If the experiment is polarized it is also recommended that the equivalent magnetometry also be performed. (MOKE/VSM/SQUID). (SQUID and VSM is Lab available)

With both of these it is much easier to plan a successful CM experiment as you will have a rough idea of where to look and what fields to use. Which seen as count times can be on the order of days is invaluable in avoiding mistakes.

This data is also invaluable in fitting the neutron data as it allows you to tie down variables like the total moment of a sample and layer thickness and roughness. This makes the data analysis easier and more rigorous.

Other very helpful Characterization measurements:

Other Characterization techniques that are of great help in neutron experiment planning and data fitting are:

MFM/AFM - Can provide top surface roughness as well as Magnetic domain size for estimating in-plane magnetic features. FFT of AFM/MFM images is also useful for validating off-specular data.

TEM - TEM images are brilliant for fitting data. If done well you can literally see the Nb (SLD) variation in the images allowing you to set up a fitting model more accurately. They are also brilliant justification to referees for why a model has been set up. 

Transport data: Resistivity/TMR/GMR/etc. - Either as a function of field or temperature. This allows us to set fields and temperatures correctly if we are looking for transitions e.g. superconducting phase change, again very useful for planning a successful experiment.

These techniques are but a few of the many available. It is worth contacting the local contact as some of these can be provided at the lab.

If you have these measurements done before hand they are brilliant for papers/thesis write ups/experimental reports/follow up proposals. 

Soft Matter Experiments:

For soft matter experiments, there is again a vast range of characterization techniques available some of which are listed below. It’s understood that different groups have their own way of working and techniques. We strongly suggest characterizing the property under study and optimizing your experimental conditions prior to beam-time. Below is a list of surface characterization techniques often employed in soft matter experiments to provide complimentary information to interfacial structure described by neutron reflectometry data. Some of these techniques are available at the lab.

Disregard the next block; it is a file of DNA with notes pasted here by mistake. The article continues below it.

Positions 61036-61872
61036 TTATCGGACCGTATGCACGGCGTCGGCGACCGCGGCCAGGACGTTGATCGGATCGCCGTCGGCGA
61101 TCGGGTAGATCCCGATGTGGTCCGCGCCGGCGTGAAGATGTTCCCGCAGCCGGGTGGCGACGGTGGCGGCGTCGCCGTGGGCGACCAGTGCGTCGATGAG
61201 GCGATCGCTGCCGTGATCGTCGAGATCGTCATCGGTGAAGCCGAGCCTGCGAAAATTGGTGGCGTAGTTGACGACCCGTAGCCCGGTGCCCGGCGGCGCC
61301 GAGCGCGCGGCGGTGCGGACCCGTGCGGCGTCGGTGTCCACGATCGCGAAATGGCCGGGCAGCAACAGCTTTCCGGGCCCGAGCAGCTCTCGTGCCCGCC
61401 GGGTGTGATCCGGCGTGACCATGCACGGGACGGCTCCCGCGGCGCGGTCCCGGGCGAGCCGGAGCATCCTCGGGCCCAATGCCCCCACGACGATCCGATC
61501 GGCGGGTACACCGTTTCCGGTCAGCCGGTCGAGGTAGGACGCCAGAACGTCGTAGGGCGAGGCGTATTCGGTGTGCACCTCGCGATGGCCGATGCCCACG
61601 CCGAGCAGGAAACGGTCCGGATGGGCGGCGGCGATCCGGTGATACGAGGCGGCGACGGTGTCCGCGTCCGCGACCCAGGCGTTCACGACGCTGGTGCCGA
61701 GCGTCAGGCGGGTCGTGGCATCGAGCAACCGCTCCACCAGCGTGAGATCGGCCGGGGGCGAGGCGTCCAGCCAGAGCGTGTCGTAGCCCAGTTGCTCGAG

Atomic Force Microscopy: Widely used microscopy technique for examining structures at the solid/air or solid/liquid interfaces. (Lab available)

Brewster Angle Microscopy/ Imaging Ellipsometry (BAM): Microscopy techniques which have high Z axis resolution and are generally employed to gain in-plane information on the structure of interfacial films. (Lab available)

Surface Infra-Red Spectroscopy: Infrared techniques such as Attenuated Total Reflectance (ATR) and External reflection (sometimes known as IRRAS) allow for the chemical composition of interfacial films to be examined and can be very effective in examining interactions at interfaces. (Lab available)

Surface Pressure Measurements: Users working at the Air/Liquid interface are likely to measure surface pressure prior to or during NR measurements. It is highly desirable that users also conduct these measurements prior to beam-time.  (Lab available)

Surface Plasmon Resonance: A widely used technique to monitor interactions at the Solid/liquid interface. Most universities will have access to this apparatus.

TEM: Electron microscopy: Excellent Imaging technique, although sample preparation for interfacial films can be challenging.

Quartz Calorimetry: Surface calorimetry technique, provides similar information to SPR, although QC instruments are often orders of magnitude cheaper to obtain.

Please note that if you require help with sample preparation that you are advised to contact Marek Jura or Luke Clifton from the ISIS Biolab. This is a facility is available to assist users with sample preparation / optimization measurements prior to ISIS beam time.

If you have these measurements done before hand they are brilliant for papers/thesis write ups/experimental reports/follow up proposals etc.